There is a lot of brainpower dedicated to assimilating and analyzing facts.
However, emotion often overwhelms those facts. In scientific terms, the limbic system (emotional mind) can easily end up controlling the neocortex (rational mind) portions of our brains and lead us astray.
We are also very susceptible to those things that are vivid, current and easy to recall.
This is particularly troublesome in our high-tech age when we are exposed to so many vivid stories on all forms of media 24/7 and we see and hear so many emotionally charged stories through the media.
School shootings. Package bombs. Deaths by driverless cars.
This causes us to pay more attention and place more importance on those things that are vivid and easily recalled rather on those things that actually might be more significant.
For example, do you know how many American service men and women were killed in combat in 2017?
We have been hearing a lot about the war on terrorism for over a decade in all forms of media. If there is a death, we hear about it.
However, did you realize that there were just 21 American combat deaths in 2017.
Compare that to the number of training deaths by armed forces members last year---over 100. There were 56 training deaths between June and October alone.
Since the war on terror began in 2001, 1,250 Marines have been killed in combat. However, 1,400 have died in training.
Photo by Staff Sgt Kenneth W. Norman
The combat deaths get played up a lot more in our minds but the reality is that if you enter the service you have a greater chance at dying during training than in combat.
The news has recently been focused on the school shootings in Florida and the bombings in Austin, Texas. The news has been horrific involving the deaths of 17 students in Florida and 2 innocent people in Austin.
However, consider that in my home county in Ohio (Hamilton County) it was announced recently that 529 people died from drug overdoses last year. 373 involved opioids alone. We are talking about just one county in the United States.
The Hamilton County coroner stated that if not for the fact that first responders now carry Narcan with them when responding to a drug overdose call, that deaths could easily have been two to three times higher.
To put those 529 drug overdose deaths in perspective, you may recall that I had recently referenced the fact that only 374 homicides were the result of a rifle in 2016 (the most recent year data is available right now) for the entire country.
Think about that for a second. There were more deaths by drug overdoses in Cincinnati, Ohio than all of the homicides by rifles in the entire United States of America. However, there are many who want to make more drugs legal and more guns illegal.
We also had tens of thousands of young people marching in Washington, DC last weekend in a "March For Our Lives" event that was spearheaded by the survivors of the high school shootings in Parkland, Florida to protest gun violence and lobby for more gun control measures. It is great to see the passion and purpose of those students on the issue.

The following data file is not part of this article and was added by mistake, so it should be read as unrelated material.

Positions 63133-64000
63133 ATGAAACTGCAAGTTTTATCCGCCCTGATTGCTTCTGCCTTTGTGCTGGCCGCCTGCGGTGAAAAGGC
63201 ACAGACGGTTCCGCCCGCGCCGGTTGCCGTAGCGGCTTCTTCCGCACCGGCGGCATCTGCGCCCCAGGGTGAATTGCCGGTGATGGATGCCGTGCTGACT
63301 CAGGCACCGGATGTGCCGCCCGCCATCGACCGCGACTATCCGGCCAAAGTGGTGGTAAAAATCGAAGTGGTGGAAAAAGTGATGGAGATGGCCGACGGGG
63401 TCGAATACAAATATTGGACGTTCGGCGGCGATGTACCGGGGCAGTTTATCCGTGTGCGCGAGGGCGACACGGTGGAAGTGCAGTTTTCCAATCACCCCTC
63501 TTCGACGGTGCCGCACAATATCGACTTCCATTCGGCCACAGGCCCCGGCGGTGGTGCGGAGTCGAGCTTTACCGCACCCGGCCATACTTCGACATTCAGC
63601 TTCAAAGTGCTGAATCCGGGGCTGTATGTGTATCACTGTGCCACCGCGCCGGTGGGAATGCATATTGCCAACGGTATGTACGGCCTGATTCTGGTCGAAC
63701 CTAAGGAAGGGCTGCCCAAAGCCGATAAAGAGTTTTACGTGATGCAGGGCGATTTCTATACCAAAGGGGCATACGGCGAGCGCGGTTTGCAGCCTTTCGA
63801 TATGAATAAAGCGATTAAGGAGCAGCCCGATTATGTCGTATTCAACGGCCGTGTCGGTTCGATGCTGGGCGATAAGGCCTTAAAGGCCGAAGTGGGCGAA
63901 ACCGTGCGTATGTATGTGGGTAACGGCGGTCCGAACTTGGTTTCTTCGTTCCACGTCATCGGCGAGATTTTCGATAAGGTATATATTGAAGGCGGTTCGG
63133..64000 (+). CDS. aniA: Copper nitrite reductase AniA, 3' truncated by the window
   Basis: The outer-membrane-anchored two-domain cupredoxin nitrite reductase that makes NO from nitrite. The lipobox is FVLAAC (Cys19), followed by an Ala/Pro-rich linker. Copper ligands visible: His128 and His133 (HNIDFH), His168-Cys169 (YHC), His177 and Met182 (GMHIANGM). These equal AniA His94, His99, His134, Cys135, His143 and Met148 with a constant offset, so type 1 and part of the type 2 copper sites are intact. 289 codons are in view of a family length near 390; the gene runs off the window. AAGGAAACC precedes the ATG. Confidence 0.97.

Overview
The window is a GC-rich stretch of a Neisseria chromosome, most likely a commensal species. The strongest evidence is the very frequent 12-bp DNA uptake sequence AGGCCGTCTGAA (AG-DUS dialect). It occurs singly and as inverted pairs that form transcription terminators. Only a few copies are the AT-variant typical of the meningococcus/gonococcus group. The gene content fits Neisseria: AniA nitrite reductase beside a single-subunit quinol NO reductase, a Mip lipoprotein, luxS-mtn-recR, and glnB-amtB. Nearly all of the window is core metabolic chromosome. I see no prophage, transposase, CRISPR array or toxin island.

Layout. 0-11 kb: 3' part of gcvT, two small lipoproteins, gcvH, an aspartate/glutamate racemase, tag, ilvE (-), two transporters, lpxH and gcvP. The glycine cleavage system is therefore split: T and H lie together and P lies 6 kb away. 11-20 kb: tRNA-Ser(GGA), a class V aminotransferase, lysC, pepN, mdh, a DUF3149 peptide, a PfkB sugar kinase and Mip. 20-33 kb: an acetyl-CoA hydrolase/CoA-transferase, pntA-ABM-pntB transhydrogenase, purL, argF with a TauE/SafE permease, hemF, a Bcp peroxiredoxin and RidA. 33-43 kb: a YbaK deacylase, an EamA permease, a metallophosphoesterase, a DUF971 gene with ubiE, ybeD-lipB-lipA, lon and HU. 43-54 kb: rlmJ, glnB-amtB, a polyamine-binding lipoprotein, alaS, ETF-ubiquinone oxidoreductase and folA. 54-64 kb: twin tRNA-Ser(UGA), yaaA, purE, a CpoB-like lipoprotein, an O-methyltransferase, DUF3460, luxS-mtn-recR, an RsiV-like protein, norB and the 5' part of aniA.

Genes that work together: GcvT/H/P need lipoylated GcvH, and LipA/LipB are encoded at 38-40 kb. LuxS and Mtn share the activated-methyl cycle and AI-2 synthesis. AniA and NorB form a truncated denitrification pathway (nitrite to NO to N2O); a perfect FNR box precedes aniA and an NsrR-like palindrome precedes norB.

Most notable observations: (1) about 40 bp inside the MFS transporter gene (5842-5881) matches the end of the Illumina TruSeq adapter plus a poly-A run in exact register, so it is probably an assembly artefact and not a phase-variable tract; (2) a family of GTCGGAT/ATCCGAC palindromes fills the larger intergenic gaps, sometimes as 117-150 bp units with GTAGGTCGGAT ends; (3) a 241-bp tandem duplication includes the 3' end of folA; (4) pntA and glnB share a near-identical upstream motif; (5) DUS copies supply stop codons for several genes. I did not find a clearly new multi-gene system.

However, it is estimated that over 65,000 Americans died from drug use last year. That is three times the number who died from drug overdoses in 2002.
If you want to put that in further context, consider that there were more deaths from drug overdoses in the United States last year than the total number killed in the Vietnam War. That war also saw a lot of young men and women take to the streets to protest.
You can get a better idea of the dimensions of the drug problem by looking at these visuals from Time that compare the number of overdoses in 2002 and 2014. Keep in mind that the drug overdoses in Hamilton County are up almost 50% since 2014. They were up 31% in the last year alone.
|Lethal Drug Overdoses by County-2002|
|Lethal Drug Overdoses by County-2014|
A comparison of gun deaths and drug overdose deaths to contemplate for the most recent years available.
Drug overdose deaths---65,000
Total Gun deaths---38,000 (22,000 suicide, 16,000 homicide or accident)
Where is the similar emotion that would cause students to march in Washington, DC about drug overdose deaths?
Of course, a lot has also been made by the unfortunate pedestrian that was killed by the Uber driverless vehicle in Arizona last week. That story is both vivid and all the more frightening because it involves technology that seems inherently scary to those of us that can't imagine trusting a machine to drive a car.
|Uber Self-Driving Car|
It probably doesn't even matter now that the police are saying that the accident was probably unavoidable for even the best human driver. The pedestrian simply stepped out of the shadows at night into the path of the car outside of a designated crosswalk.
It is not easy to get that story out of our minds. Never mind, as I also wrote about recently, that there were nearly 6,000 pedestrian deaths last year. That means that there were likely another 15 other poor souls that were hit and killed by a car with a driver on the same day that this unfortunate woman was hit by the driverless Uber car.
As you see and hear stories like these, keep in mind how your brain works and how it can easily lead you astray.
Stop and THINK about the larger context.
Context is everything when assessing anything.
It especially true when it is so easy for our brains to lead us astray.